How much customization of premixes are your customers in the baking and snack industries requesting? What are the reasons for such needs?
Almost all of our customers want a customized premix exactly tailored to their product, its ingredients, its processing parameters and its label and marketing claims. Some customers require non-GMO ingredients for European destinations, natural forms for specific retail systems, chelated forms of minerals for the ultra-health-conscious consumers and certified-gluten-free nutrient blends for gluten-free bakery products. In some cases, customers are looking for specific weight batch pack pouches so their plants have a more convenient method for incorporating batch contents without the need to scale the powder. A few have even requested organic nutrient blends.
Given the popularity of tablets and pouches, are there other delivery formats that would interest bakers?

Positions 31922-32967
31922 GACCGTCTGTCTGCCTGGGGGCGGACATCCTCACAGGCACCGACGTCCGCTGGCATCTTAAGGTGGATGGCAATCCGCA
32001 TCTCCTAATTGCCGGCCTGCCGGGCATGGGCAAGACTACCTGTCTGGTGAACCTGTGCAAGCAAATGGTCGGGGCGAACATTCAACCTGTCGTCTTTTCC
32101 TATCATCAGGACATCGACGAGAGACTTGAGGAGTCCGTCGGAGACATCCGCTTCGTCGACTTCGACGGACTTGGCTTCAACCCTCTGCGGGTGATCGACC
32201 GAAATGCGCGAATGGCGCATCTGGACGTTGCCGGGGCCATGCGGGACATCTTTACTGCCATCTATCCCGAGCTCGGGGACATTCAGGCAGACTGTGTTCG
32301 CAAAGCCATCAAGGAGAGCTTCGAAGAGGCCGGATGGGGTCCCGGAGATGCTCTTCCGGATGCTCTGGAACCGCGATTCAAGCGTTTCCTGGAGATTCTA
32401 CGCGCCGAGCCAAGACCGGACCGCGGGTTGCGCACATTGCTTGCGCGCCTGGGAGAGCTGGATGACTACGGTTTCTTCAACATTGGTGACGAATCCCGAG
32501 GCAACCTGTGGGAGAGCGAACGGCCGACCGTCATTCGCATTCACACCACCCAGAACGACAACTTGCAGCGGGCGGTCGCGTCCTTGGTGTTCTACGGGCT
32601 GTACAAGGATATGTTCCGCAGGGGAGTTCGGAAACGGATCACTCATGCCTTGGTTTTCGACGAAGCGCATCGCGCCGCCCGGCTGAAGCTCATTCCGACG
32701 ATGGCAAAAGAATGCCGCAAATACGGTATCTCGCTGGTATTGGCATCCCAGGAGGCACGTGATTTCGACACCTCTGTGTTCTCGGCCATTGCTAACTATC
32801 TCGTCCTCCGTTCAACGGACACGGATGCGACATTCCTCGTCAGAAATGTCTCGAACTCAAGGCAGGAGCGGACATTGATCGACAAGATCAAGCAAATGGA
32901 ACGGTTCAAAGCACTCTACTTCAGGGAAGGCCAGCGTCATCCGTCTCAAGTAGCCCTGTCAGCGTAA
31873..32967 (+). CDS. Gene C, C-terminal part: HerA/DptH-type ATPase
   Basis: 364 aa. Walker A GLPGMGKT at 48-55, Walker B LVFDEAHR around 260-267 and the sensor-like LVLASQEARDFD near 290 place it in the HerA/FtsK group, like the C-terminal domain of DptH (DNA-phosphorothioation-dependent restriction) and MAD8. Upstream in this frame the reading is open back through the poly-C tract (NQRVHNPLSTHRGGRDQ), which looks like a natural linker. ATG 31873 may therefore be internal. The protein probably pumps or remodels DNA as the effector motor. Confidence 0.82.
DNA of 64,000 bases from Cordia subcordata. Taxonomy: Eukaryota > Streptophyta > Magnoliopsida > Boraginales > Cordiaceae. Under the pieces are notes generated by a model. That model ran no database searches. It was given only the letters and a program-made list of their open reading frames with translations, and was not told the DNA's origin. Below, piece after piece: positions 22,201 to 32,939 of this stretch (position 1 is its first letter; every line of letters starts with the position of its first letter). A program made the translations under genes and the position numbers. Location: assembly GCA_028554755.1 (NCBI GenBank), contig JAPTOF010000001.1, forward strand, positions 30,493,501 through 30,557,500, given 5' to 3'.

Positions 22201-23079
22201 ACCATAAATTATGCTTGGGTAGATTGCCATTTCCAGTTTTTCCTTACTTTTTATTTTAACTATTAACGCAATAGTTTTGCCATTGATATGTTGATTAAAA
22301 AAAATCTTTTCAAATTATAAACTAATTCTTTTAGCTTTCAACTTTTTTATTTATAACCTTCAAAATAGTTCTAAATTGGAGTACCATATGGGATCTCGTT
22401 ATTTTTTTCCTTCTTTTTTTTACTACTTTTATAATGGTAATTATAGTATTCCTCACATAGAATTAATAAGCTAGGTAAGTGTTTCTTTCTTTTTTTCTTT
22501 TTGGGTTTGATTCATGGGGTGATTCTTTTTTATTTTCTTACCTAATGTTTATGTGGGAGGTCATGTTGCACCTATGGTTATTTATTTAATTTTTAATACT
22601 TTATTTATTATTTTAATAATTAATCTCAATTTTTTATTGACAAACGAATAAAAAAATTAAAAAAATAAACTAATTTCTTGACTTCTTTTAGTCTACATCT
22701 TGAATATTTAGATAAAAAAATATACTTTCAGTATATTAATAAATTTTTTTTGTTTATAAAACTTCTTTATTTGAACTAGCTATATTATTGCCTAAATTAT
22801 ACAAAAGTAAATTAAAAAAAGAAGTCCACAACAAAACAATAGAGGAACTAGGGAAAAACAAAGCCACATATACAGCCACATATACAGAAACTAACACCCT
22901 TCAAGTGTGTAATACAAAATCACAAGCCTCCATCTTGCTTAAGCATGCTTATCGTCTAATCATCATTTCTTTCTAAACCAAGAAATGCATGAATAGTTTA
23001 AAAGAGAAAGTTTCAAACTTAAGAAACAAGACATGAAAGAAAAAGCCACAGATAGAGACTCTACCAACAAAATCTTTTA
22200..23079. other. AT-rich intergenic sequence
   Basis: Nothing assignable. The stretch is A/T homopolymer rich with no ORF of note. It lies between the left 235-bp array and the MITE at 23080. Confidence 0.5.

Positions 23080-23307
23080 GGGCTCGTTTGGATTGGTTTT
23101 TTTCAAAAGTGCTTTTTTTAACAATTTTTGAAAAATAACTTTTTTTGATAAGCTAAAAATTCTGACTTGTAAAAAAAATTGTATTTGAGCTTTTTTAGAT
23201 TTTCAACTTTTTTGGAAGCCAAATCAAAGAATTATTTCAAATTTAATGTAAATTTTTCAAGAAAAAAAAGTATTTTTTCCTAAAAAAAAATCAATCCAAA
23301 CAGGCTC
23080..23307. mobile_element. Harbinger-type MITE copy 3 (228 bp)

We manufacture and provide precision micronutrient feeders to our flour milling customers. Some bakers are looking at the possibility of dispensing nutrient blends directly into their mixers with some of these feeders. Another format being considered is a liquid slurry that would be injected directly into the potable water line going into the mixer.
What does a formulator need to know to be able to specify the optimum nutrient premix for a new product or a reformulated one?
First, the formulator needs to know what the label target is on the Nutrition Facts panel. Next, they need to know all of the ingredients going into the product so they can calculate the nutritional contributions of those ingredients. Lastly, they need to know the processing parameters such as dough pH, baking time and temperature and shelf life expectations so they can calculate and estimate the processing losses which would be anticipated.
The serving size of the finished product will determine the dosage of the nutrition premix going into the bakery mixer. For instance, a 2-oz serving size for a bread item that yields 165 lb of bread per 100 lb of flour would mean 1,320 servings would come from those 100 lb of flour. If the dosage were 30 mb per serving, the baker would use 39.6 g per 100 lb of flour.
Formulators can accurately hit targets from a mathematical stand point, but an assay of the finished product after baking and at the end of shelf life is the gold standard. If the nutrients present at that time are outside the product’s specifications, then it is an easy matter to make a knowledgeable correction.